The Predators have three lines of legitimate top nine players and a fourth line that gets buried under extreme defensive zone starts. That fourth allows Mike Ribeiro to start a ridiculous percentage of his shifts in the offensive zone, it has been known to reach 80%. That makes that line a slightly better play than the Johansen line as they produce shots and goals at a higher rate at even strength. Before Jimmy Vesey declined to sign with the Predators he would have been the ultimate playoff sleeper as he was rumoured to have been all but promised a spot in the top six, likely with Johansen and Neal. The biggest beneficiary of Vesey’s decision is Calle Jarnkrok as there is a huge difference between playing on the top two lines and the third line. Colin Wilson is the best example of this as the he is on the less for approximately one goal less per 60 minutes when he is in the top six. Just by being in the top six Jarnkrok averages two extra points every seven games, making him a decent depth option.  

 

The top two pairings of the Nashville defense corps eat up nearly 48 minutes per game since the Seth Jones trade, and that number could easily rise above 50 in the playoffs. As Weber and Josi are already going to be very high on anyone’s list who has the Predators going far the value to be found here is in Ekholm and Ellis. Both are capable of putting up a point every two games as they both play more than 20 minutes per game and get power play minutes. Ekholm in particular has been the big winner after the Seth Jones trade having nearly doubled his first half point totals in the second half of the season.

 

 

San Jose

 

 

Forwards

 

Player

Season

P/O

Player

Season

P/O

Player

Season

P/O

Tomas Hertl

0.51

0.71

Joe Thornton

0.98

0.76

Joe Pavelski

0.79

0.69

Joonas Donskoi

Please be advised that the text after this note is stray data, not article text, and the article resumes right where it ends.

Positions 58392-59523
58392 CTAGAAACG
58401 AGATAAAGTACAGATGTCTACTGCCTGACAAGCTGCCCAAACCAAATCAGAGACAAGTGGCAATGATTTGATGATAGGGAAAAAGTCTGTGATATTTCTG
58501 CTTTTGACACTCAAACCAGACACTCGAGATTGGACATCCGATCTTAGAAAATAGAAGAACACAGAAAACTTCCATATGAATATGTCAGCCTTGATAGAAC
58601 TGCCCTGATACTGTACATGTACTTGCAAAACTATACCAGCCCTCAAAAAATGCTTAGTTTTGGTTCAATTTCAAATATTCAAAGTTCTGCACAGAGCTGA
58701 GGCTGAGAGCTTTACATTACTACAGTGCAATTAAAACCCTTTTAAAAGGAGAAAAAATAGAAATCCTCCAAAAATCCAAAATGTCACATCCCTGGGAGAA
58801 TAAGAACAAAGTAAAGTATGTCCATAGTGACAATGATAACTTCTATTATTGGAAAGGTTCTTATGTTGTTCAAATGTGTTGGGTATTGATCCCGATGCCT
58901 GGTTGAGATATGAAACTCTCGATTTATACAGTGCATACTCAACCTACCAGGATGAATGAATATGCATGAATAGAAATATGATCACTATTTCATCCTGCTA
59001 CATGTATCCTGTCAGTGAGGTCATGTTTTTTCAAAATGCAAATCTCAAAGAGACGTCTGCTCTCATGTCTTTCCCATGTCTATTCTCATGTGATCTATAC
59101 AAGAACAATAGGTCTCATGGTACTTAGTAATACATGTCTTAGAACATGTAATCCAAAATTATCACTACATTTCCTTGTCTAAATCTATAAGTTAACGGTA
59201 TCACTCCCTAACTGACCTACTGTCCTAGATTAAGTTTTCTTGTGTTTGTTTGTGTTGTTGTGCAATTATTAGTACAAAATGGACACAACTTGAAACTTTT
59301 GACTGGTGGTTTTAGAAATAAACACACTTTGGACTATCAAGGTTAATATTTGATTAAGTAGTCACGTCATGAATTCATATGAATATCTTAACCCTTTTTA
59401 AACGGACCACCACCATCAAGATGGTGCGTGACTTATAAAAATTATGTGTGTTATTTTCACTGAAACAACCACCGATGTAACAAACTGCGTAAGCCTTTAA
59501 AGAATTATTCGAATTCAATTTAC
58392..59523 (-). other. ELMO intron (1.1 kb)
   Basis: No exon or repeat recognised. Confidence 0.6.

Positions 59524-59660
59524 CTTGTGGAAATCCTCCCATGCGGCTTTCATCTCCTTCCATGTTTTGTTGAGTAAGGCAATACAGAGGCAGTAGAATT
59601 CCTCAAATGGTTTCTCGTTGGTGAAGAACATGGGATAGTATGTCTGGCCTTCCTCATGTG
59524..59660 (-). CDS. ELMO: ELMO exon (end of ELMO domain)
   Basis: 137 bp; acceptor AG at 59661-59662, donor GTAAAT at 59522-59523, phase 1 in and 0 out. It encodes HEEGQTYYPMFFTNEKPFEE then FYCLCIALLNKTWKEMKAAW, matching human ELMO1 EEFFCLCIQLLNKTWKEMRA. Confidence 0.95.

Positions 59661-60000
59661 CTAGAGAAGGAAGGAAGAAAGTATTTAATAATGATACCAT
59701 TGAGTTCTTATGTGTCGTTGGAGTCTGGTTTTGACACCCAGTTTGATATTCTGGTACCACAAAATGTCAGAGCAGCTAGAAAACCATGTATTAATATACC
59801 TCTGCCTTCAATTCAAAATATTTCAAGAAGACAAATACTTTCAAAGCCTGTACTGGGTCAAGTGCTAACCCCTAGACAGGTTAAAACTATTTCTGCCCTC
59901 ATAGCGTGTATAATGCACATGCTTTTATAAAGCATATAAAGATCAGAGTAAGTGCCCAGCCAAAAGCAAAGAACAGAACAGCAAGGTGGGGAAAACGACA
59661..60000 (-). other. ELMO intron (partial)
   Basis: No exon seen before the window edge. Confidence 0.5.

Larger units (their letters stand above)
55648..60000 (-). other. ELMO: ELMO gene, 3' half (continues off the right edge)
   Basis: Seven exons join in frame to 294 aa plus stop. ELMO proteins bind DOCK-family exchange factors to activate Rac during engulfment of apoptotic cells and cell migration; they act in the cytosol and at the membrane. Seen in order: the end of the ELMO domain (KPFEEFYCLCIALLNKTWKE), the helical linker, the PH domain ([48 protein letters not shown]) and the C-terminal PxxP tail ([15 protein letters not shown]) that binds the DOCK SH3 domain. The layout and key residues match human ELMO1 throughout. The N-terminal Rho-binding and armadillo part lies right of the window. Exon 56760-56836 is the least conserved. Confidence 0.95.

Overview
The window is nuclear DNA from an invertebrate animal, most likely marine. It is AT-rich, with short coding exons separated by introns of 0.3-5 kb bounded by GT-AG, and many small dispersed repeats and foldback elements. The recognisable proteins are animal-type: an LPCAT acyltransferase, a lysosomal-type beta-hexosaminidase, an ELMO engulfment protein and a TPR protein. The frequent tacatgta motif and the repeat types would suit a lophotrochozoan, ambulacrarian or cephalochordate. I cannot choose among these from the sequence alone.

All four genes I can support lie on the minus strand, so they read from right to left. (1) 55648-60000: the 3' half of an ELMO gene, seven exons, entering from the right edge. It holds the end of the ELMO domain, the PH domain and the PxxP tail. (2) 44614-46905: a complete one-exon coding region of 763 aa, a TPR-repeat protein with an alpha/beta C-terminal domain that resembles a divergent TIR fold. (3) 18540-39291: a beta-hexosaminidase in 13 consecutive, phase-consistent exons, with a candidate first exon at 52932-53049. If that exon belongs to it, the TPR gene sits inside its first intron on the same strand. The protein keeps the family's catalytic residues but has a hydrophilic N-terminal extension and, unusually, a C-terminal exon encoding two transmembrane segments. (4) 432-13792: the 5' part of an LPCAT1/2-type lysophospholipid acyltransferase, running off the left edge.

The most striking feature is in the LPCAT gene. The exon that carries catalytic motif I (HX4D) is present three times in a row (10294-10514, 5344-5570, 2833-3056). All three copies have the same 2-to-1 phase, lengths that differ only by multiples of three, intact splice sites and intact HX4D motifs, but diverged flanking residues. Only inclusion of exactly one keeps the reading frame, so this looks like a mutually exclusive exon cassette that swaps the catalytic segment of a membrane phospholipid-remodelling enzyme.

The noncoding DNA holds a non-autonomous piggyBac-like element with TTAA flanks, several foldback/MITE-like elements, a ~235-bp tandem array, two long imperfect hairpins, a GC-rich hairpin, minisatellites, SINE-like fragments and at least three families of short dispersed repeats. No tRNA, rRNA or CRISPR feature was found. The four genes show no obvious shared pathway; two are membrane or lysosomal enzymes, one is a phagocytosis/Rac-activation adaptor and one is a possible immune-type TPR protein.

0.48

N/A

Logan Couture

0.75

0.64

Joel Ward

0.44

0.66

Melker Karlsson

0.36

N/A

Patrick Marleau

0.73

.70

Tommy Wingels

0.38

0.26

Nick Spaling

0.28

0.33

Chris Tierney

0.34

N/A

Dainius Zubrus

0.46

0.38

Matt Nieto

0.33

0.71

Micheal Haley

0.07

0

Ben Smith

0.25

0.33

 

 

Defense

 

Player

Season

P/O

Player

Season

P/O

Brent Burns

0.53

0.35

Paul Martin

0.38

0.47

Brenden Dillon

0.16

0

Roman Polak

0.19

0.04

Justin Braun

0.25

0.13

M.E. Vlasic

0.31

0.17

Dylan Demelo

0.10

N/A

Matt Tennyson

0.23

N/A

 

The Sharks and Predators are both going to be in tough in the first round against two of favourites to win the Stanley Cup in Anaheim and Los Angeles. The Sharks feature a big time playoff performer in Joel Ward as his production rate goes up by 50% during the playoffs. Ward has only failed to average at least a point every two games in one of his five career playoff runs. He should have no problem hitting the half point per game mark this year and is a good Sharks sleeper pick. Patrick Marleau is a good player to avoid on the Sharks as he has been massively hurt by Logan Couture’s return. When he is on the ice with Melker Karlsson and Tommy Wingels the Sharks score less a goal per 60 minute, as opposed to the nearly two goals per 60 minute the Sharks score when he plays with Joel Ward. Also keep an eye on Tomas Hertl as almost 67% of his points have come in the second half, with almost all of those points coming at eveb strength. That change in his production rate marks Hertl’s move from third line center to first line winger and he should be drafted based on his second half production.

 

There is a massive drop-off in fantasy value on the Sharks’ defense corps once Brent Burns is off the board. Burns is an absolute fantasy monster during the regular season, especially this year where he still has an outside shot at 30 goals. A third of Burns’ points have come from the power play, which is not outrageous for a defensemen producing at nearly a point per game pace. Vlasic is another intriguing option, despite the injury, but his production this was something of an outlier based on the rest of his career despite little change to the way he was being used. As Vlasic’s production was largely the result of an unusually high IPP and an on-ice shooting percentage of 11% it is probably best to avoid Sharks’ defensemen no named Burns until the very late rounds.